Laura Vanderkam is also a firm believe in the 168 hours principle, challenging us to plan weekly instead of daily.  I was convinced of this principle after reading her first book, “168 Hours”.

When you treat all 168 hours as your canvas, and don’t hold to rigid assumptions of what must be work time, and what must be nonwork time, you can create some fascinating mosaics (schedules).

While I resist the idea of living confined to a schedule, unwilling to move away from it for the unexpected, I know from experience and am reminded that schedules, daily habits and white space are the key to consistency, the key to my taking care of what matters most and moving towards completion of my goals.  So, this week, I focus again on doing what I know I should do (that seems to be a recurring theme!).  I challenge you to do the same.  Step back from your life for a moment.  Look at your week, your 168 hours and decide how you want to spend your time.  Here are some of my tips for successfully planning out 168 hours/creating a schedule or road map by which to live those hours out.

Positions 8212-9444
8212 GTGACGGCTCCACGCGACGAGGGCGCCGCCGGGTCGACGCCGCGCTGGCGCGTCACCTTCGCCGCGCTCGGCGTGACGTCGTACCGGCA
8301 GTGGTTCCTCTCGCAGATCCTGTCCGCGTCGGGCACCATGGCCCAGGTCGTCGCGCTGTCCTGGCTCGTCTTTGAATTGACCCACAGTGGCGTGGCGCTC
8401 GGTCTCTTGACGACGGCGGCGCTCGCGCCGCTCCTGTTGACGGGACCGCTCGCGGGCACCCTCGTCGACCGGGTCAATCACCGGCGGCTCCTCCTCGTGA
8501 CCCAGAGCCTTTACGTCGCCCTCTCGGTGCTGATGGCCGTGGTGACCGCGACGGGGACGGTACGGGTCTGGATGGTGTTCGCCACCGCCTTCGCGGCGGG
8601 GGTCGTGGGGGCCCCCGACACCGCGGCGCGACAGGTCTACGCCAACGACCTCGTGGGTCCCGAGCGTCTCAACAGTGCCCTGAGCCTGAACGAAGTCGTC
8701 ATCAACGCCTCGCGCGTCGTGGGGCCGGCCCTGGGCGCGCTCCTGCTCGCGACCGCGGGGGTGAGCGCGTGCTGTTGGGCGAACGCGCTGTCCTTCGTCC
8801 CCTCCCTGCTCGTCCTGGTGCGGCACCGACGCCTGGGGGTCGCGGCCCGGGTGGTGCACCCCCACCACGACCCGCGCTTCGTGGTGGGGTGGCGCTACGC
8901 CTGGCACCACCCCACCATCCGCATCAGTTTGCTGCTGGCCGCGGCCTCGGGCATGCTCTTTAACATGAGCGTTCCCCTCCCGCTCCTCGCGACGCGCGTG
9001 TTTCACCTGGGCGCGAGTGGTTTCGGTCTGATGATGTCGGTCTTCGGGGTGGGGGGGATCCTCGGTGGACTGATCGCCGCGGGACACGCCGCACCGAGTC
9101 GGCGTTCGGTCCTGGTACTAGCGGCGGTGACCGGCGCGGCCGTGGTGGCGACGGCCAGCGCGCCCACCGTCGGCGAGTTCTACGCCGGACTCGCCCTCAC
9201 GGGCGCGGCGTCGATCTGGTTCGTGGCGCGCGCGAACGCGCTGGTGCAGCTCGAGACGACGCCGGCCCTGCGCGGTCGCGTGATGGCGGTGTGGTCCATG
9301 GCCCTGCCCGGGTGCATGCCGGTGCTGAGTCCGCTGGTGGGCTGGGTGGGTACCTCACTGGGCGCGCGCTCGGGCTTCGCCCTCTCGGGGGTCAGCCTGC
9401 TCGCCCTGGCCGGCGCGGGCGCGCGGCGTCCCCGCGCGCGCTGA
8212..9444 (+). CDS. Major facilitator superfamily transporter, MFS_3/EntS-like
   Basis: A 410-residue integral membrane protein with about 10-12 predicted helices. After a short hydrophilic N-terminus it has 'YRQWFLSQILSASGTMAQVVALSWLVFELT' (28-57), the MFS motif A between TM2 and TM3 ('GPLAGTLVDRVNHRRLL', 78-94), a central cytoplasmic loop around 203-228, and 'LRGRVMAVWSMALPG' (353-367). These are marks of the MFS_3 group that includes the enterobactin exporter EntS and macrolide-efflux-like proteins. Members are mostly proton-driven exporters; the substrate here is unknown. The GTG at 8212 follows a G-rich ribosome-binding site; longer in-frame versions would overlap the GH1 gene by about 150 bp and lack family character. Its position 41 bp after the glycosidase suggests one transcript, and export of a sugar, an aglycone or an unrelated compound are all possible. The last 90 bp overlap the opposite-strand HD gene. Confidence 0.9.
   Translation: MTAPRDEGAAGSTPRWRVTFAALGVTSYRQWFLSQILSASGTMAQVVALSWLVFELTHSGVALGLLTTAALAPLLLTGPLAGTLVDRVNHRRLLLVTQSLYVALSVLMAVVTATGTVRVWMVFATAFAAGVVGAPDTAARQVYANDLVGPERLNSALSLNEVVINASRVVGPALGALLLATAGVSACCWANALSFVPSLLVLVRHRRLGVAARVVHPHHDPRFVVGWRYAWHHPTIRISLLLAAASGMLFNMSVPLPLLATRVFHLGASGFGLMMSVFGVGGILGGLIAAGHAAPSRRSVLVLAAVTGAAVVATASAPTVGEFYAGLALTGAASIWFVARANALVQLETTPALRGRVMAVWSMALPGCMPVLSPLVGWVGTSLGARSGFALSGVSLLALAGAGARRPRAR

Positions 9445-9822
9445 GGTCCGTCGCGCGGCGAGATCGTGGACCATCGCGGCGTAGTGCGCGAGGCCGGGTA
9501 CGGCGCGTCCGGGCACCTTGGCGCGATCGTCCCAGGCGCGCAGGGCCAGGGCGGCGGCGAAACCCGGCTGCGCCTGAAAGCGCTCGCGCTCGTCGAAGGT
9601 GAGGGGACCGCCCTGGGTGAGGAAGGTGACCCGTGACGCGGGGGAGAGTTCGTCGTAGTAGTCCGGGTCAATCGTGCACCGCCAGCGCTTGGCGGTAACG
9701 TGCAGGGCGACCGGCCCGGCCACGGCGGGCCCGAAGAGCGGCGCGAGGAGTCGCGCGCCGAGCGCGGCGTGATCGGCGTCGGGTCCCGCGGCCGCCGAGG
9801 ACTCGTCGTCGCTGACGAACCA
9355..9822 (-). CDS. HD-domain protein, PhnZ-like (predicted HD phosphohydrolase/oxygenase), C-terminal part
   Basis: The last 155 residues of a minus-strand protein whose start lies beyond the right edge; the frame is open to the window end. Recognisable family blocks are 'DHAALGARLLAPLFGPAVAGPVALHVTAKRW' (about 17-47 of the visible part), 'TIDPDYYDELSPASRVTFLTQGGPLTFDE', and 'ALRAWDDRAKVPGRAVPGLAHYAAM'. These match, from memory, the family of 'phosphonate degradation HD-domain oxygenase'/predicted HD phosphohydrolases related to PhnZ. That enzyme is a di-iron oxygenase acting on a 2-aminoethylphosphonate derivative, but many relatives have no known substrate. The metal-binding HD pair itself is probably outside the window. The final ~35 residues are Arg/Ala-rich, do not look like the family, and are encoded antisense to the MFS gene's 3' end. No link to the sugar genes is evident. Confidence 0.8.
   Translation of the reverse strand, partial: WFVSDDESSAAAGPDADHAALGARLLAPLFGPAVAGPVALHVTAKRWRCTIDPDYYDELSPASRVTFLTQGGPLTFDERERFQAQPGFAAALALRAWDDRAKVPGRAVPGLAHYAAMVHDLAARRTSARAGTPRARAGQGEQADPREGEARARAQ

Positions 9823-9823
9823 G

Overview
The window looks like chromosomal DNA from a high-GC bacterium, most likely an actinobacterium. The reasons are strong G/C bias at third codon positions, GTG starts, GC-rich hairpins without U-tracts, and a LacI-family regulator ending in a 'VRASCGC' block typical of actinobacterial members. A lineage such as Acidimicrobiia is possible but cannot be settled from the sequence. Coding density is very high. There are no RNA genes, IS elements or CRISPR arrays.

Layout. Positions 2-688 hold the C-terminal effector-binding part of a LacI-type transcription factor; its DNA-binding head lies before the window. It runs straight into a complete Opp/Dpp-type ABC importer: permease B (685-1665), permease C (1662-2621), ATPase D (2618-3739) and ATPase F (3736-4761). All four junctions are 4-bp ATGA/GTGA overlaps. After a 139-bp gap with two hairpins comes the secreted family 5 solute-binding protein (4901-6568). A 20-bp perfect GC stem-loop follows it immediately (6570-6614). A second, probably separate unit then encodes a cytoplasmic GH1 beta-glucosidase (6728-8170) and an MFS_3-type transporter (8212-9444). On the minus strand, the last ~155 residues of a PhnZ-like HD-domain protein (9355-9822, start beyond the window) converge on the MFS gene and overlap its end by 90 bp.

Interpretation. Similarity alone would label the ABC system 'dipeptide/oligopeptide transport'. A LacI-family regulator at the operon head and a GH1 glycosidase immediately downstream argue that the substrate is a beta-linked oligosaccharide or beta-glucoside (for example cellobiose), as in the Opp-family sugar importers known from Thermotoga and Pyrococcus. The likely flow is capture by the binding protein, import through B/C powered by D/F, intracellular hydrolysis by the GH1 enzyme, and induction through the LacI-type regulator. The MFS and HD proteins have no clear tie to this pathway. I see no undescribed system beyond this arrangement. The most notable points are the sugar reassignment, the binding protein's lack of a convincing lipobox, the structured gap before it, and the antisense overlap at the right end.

1.   Daily morning quiet time to center my thoughts, read scripture, pray over my day.
  2.   One load of laundry every morning first thing.
  3.   Plan each week on Friday (I have let this habit slip and I pay for it.  Planning on Friday allows me so much freedom from nagging thoughts on the weekend and kick starts my Mondays.)
  4.   Use a weekly planner with hourly increments, blocking off appointments, tasks to work on, exercise, hobbies, free time etc…  This gives me a great visual, helps me to see the whole of my week.